Wednesday, October 17, 2012

Project planning

Teacher training for Read for the Top
Thanks to the generosity of Rotary District 5020 we have a small grant for Read for the Top in five more schools. The teacher training day will be held in November. We are setting our budgets for this,for some cleam water, for eco-san toilets and for Virtues training in schools and communities.
In addition we have almost enough funding for the clergy training on the response to sexual abuse. The clergy are very important peole in their communities and this training will give them tools and strategies against this very prevalent problem. We shall also be using some assertiveness training for young women (and men) in a pilot secondary school. One teenage girl in three becomes pregant in Kenya, often meaning the end to her education.
Finally, we have some funding for the re-usable sanitary pad project in a pilot school which will start in the new year.

Saturday, October 13, 2012


Oops, I miscalculated! The MPs awarded themselves a departing bonus of $100 K each

Friday, October 12, 2012

The end of a week

Yesterday was cool and rainy with the temperature barely reaching 20 C. And it was laundry day so we have a line of clothes on the balcony. The power was off most of the afternoon and in the evening we had intermittent breaks of a minute or so. Very frustrating! But this morning we woke to bright sunshine. We shall meet with some members of Kakamega Rotary Club to look at the springs they have protected with the remainder of the global grant.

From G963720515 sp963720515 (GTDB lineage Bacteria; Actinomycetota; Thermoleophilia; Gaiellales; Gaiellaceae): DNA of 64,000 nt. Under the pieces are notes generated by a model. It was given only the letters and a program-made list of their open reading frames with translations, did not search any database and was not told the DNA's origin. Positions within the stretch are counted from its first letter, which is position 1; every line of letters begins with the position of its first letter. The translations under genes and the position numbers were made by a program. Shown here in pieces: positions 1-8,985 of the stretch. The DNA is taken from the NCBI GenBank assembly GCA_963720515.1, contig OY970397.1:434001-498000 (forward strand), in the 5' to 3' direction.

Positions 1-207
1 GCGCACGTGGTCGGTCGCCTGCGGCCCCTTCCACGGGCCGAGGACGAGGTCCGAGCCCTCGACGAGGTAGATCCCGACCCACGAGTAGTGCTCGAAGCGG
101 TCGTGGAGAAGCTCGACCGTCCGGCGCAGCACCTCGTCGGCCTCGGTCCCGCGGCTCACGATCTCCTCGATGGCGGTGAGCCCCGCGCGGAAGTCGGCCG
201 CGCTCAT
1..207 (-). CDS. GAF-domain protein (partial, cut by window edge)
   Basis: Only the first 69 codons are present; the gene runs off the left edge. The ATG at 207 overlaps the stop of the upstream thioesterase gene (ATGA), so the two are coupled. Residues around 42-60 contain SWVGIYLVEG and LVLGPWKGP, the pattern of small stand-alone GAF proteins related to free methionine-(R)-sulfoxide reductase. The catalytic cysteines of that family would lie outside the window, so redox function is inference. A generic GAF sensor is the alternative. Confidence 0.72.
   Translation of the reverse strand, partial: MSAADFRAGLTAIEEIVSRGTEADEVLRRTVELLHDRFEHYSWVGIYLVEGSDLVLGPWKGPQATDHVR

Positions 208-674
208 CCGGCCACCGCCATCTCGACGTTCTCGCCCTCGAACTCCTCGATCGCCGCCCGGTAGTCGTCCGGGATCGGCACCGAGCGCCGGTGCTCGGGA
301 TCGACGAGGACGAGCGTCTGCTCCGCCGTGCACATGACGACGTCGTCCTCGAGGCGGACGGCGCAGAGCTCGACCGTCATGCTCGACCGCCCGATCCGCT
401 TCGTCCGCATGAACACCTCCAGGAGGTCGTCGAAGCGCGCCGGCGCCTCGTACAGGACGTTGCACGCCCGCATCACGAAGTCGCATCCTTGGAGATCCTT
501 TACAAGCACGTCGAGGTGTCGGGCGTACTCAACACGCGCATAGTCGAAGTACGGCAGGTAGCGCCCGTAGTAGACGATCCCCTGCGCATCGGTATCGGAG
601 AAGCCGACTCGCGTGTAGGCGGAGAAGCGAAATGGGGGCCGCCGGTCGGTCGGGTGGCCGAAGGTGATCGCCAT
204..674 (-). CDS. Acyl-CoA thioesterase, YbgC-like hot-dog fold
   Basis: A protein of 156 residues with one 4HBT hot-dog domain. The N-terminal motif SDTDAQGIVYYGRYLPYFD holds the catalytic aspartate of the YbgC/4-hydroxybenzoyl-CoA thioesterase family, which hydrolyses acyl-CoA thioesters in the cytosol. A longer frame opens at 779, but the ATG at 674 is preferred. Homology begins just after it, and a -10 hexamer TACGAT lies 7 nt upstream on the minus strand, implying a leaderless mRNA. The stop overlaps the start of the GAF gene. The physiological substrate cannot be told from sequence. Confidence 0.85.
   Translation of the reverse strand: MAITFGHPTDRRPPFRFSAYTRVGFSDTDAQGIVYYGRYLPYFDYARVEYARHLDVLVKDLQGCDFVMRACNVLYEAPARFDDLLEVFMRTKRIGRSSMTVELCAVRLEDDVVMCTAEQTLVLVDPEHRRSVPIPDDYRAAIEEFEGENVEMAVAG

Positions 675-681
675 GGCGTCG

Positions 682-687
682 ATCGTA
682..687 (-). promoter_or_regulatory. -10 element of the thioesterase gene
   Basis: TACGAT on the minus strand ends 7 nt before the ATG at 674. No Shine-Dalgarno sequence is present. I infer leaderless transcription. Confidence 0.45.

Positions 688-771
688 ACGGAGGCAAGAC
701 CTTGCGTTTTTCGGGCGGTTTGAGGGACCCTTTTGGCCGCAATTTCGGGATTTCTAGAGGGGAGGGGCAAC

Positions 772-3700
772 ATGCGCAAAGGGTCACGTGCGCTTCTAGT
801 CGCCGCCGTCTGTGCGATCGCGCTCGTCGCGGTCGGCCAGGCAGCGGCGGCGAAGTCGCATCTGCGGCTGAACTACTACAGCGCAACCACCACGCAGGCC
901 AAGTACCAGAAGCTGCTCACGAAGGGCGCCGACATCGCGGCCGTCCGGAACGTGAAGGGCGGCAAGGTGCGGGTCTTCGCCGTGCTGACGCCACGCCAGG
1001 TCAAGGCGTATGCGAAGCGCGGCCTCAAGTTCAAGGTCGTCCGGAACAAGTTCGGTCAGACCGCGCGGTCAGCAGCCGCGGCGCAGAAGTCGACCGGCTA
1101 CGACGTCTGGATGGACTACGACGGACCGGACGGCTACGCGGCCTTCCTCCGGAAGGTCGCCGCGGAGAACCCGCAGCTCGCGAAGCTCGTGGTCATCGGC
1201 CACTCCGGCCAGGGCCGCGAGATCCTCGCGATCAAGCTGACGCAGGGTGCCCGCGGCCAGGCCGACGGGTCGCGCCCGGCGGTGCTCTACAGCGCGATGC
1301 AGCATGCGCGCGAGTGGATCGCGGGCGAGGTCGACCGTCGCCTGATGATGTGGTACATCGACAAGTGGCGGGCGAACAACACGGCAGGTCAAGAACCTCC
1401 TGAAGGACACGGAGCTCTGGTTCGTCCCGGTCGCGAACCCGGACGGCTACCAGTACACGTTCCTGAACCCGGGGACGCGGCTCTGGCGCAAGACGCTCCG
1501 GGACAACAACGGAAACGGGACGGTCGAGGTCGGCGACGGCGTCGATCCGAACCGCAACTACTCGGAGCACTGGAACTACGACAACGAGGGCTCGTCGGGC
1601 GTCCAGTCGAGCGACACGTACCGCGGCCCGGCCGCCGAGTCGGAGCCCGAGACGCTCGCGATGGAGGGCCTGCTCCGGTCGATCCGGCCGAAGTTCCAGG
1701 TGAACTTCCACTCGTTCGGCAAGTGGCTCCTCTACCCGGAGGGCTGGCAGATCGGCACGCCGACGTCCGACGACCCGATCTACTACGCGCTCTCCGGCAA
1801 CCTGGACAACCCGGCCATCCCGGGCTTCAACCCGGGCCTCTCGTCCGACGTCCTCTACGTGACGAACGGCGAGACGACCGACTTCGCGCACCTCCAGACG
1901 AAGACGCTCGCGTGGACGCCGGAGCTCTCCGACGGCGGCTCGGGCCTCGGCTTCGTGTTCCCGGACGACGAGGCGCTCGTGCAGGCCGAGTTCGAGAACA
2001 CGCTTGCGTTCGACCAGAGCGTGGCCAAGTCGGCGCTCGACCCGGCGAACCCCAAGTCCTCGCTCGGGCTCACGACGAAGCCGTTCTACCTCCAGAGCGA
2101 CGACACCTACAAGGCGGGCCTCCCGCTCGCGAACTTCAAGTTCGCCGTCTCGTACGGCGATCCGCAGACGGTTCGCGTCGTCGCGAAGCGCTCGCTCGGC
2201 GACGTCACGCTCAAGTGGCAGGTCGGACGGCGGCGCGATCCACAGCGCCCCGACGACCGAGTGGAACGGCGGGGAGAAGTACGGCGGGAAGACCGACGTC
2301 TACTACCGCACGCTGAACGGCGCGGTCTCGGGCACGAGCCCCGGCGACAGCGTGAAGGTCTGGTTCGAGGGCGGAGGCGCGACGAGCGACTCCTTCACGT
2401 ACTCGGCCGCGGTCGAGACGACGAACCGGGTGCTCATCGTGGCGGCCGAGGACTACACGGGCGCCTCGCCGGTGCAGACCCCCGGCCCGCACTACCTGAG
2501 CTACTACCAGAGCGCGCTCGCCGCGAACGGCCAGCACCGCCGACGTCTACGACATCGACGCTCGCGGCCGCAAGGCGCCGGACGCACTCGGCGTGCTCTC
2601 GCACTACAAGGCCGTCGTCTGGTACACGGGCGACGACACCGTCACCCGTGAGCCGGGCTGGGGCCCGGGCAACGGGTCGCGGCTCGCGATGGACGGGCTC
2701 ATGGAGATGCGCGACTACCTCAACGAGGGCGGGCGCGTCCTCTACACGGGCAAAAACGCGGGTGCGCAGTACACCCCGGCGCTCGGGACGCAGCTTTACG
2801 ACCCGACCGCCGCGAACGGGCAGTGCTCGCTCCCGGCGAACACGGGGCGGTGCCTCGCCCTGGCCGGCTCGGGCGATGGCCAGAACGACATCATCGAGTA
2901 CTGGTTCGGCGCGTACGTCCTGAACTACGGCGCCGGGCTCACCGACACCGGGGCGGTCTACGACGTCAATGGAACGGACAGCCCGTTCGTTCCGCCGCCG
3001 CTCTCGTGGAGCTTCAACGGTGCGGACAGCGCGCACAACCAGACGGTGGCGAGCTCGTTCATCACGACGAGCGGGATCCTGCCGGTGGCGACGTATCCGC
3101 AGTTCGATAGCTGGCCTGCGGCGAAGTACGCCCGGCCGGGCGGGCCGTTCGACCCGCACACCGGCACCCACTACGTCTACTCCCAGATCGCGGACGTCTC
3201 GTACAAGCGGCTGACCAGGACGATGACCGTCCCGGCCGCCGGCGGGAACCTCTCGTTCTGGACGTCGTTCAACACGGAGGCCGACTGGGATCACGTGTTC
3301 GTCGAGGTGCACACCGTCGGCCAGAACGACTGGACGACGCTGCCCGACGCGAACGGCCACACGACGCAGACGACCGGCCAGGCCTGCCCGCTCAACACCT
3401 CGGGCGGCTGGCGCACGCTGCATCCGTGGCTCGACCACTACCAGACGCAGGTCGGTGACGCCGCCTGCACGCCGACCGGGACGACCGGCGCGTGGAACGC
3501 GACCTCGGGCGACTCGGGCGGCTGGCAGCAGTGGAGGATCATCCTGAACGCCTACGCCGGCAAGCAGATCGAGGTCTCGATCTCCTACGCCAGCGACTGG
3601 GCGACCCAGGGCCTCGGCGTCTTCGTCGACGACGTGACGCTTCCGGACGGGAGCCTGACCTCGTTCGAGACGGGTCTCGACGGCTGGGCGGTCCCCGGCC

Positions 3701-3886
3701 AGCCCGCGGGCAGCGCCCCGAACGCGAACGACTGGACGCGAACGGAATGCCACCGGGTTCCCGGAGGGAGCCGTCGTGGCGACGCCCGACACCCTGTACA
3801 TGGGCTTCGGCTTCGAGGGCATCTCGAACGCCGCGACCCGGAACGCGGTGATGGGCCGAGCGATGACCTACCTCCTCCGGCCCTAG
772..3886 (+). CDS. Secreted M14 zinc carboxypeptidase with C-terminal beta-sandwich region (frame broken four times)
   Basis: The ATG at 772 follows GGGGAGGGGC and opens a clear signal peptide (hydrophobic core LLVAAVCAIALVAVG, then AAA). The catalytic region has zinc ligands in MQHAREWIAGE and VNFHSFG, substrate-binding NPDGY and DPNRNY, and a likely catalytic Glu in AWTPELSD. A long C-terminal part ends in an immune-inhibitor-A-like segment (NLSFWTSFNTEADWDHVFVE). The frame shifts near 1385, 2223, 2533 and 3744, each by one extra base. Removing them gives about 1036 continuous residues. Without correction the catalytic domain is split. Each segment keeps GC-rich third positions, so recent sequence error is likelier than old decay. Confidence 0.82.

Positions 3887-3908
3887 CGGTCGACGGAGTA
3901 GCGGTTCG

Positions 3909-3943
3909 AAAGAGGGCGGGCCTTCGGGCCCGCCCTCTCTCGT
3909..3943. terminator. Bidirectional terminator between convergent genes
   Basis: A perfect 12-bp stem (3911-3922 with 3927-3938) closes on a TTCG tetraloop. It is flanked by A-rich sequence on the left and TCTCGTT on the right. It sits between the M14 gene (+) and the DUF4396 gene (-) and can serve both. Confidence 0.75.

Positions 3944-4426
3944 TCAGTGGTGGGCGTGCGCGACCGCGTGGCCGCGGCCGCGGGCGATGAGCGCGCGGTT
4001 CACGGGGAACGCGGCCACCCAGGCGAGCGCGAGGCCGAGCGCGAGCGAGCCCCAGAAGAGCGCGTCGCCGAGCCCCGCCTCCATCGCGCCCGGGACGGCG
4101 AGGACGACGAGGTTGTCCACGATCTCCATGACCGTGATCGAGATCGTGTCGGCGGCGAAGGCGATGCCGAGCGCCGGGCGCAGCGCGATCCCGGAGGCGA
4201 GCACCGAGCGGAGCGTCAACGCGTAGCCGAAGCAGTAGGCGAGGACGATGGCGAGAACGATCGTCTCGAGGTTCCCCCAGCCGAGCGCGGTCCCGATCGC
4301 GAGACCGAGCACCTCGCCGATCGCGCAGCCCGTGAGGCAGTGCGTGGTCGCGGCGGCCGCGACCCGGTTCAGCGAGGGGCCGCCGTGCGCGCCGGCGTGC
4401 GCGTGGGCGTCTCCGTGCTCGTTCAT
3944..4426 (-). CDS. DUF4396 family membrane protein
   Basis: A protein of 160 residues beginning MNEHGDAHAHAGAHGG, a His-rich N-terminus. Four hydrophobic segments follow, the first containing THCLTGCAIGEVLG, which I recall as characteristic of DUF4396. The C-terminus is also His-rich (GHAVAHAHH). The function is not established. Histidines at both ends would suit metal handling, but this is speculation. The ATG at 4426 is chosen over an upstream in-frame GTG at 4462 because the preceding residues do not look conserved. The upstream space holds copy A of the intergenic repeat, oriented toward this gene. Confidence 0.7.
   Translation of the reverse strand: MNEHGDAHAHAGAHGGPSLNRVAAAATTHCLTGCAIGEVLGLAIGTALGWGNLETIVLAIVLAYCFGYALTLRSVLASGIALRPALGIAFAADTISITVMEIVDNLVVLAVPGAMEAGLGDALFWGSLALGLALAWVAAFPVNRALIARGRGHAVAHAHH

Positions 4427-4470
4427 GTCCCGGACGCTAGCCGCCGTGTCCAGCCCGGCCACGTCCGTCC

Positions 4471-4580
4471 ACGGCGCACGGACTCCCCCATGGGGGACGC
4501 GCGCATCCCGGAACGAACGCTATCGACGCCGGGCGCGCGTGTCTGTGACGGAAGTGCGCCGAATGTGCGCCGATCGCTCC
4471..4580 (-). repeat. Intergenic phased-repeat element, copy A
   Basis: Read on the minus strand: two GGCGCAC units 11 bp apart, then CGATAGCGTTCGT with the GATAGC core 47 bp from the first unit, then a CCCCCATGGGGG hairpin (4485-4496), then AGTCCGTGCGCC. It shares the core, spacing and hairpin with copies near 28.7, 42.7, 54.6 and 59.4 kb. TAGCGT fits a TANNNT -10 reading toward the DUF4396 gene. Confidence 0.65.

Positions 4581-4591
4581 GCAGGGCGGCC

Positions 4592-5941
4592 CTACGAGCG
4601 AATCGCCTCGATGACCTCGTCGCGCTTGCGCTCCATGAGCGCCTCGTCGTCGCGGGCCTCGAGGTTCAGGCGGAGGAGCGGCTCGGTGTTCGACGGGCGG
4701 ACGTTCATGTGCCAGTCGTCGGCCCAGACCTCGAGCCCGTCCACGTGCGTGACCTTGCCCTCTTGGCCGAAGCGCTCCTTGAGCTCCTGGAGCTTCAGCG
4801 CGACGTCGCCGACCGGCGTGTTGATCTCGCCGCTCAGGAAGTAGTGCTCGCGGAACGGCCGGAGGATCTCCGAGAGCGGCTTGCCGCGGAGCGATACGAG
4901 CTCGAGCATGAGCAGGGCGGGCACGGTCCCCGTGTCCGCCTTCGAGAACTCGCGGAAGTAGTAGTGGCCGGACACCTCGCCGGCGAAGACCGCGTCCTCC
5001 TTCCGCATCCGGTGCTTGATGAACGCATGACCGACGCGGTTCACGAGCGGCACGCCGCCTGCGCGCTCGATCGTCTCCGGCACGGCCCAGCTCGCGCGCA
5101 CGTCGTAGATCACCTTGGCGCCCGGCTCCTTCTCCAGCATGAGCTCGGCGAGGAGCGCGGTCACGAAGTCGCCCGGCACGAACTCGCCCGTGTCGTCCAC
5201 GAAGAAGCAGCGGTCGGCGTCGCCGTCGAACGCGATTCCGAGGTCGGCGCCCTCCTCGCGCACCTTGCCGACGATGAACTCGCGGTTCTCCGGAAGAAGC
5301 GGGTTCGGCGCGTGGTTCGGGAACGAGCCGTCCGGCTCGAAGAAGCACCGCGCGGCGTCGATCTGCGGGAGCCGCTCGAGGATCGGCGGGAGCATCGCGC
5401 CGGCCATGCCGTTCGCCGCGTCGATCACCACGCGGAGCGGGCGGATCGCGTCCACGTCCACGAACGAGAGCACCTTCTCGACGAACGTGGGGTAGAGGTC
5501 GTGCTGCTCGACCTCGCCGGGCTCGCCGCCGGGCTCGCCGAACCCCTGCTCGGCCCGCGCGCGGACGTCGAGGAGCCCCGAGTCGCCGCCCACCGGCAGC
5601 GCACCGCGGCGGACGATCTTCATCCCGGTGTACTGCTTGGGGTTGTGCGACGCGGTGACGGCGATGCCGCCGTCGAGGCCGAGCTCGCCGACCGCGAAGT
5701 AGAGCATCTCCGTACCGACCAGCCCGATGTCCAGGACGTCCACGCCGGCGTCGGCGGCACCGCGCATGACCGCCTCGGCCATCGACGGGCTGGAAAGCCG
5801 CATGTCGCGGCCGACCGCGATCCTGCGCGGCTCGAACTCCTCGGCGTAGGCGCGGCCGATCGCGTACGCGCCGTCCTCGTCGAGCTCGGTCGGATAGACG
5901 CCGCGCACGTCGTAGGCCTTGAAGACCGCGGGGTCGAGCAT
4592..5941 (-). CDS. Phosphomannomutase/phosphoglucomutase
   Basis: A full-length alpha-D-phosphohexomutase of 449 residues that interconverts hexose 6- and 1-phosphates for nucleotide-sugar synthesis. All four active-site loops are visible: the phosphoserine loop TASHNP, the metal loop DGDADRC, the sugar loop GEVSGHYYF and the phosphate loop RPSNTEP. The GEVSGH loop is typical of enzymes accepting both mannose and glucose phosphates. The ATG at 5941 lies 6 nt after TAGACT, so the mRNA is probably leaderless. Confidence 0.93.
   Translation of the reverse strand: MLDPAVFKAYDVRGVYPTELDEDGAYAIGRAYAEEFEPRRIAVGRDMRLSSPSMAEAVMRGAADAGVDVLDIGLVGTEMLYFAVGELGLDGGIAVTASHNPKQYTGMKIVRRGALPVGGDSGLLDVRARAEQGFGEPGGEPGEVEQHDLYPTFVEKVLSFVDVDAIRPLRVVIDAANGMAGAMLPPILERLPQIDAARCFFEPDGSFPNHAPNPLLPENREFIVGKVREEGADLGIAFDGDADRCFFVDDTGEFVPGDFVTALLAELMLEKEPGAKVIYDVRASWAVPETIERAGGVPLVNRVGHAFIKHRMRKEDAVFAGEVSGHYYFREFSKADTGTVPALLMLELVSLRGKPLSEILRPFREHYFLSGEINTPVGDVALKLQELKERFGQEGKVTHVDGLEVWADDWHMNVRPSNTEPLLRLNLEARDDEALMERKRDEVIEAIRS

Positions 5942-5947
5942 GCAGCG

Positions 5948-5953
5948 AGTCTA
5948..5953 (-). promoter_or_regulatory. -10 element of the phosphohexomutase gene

The news yesterday informed us that the Ministry has decided to go back to the normal time for school opening. So schools will open on Jan 7, but primary school exam results will not be available until the end of January. This will delay the integration of first year high school students into secondary.

Last week the MPs voted themselves a severance package of about $25K each after the government announced new taxes to pay for teacher and doctor increases in pay. Add to this that the new Constitution does not allow anyone to set their own remuneration any more. The President did the right thing and refused to sign the bill. The community-oriented MPs are now threatening to 'go slow' on legislation. Letters and comments show how furious people are.

Our proposed grant from Rotary has been withdrawn. This would have covered Read for the Top in 10 schools, Virtues training in ten schools and 20 communities, professional development for 80 more  teachers , plus job training for about 20 young people.

Thursday, October 11, 2012